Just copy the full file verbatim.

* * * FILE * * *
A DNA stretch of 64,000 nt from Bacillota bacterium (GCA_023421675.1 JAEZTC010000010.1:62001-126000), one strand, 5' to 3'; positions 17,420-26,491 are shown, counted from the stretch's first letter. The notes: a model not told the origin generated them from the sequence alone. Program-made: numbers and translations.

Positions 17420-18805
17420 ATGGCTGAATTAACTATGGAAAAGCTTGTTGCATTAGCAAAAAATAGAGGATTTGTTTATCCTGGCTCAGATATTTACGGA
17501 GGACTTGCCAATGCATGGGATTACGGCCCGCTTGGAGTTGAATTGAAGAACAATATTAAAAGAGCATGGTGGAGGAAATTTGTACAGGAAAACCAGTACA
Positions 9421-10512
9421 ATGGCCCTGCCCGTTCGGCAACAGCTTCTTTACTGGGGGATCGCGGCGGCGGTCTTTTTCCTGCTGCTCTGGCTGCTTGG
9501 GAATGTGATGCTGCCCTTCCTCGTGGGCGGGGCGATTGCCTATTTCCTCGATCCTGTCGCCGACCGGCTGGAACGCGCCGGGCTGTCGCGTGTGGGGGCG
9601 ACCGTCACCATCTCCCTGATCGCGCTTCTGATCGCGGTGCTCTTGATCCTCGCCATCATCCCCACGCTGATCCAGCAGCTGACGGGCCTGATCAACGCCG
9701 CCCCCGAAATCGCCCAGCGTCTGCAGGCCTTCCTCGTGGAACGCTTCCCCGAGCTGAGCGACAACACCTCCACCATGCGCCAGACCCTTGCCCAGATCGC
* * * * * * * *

A DNA stretch of 64,000 nt from Bacillota bacterium (GCA_023421675.1 JAEZTC010000010.1:62001-126000), one strand, 5' to 3'; positions 17,420-26,491 are shown, counted from the stretch's first letter. The notes: a model not told the origin generated them from the sequence alone. Program-made: numbers and translations.

Positions 17420-18805
17420 ATGGCTGAATTAACTATGGAAAAGCTTGTTGCATTAGCAAAAAATAGAGGATTTGTTTATCCTGGCTCAGATATTTACGGA
17501 GGACTTGCCAATGCATGGGATTACGGCCCGCTTGGAGTTGAATTGAAGAACAATATTAAAAGAGCATGGTGGAGGAAATTTGTACAGGAAAACCAGTACA
Positions 9421-10512
9421 ATGGCCCTGCCCGTTCGGCAACAGCTTCTTTACTGGGGGATCGCGGCGGCGGTCTTTTTCCTGCTGCTCTGGCTGCTTGG
9501 GAATGTGATGCTGCCCTTCCTCGTGGGCGGGGCGATTGCCTATTTCCTCGATCCTGTCGCCGACCGGCTGGAACGCGCCGGGCTGTCGCGTGTGGGGGCG
9601 ACCGTCACCATCTCCCTGATCGCGCTTCTGATCGCGGTGCTCTTGATCCTCGCCATCATCCCCACGCTGATCCAGCAGCTGACGGGCCTGATCAACGCCG
9701 CCCCCGAAATCGCCCAGCGTCTGCAGGCCTTCCTCGTGGAACGCTTCCCCGAGCTGAGCGACAACACCTCCACCATGCGCCAGACCCTTGCCCAGATCGC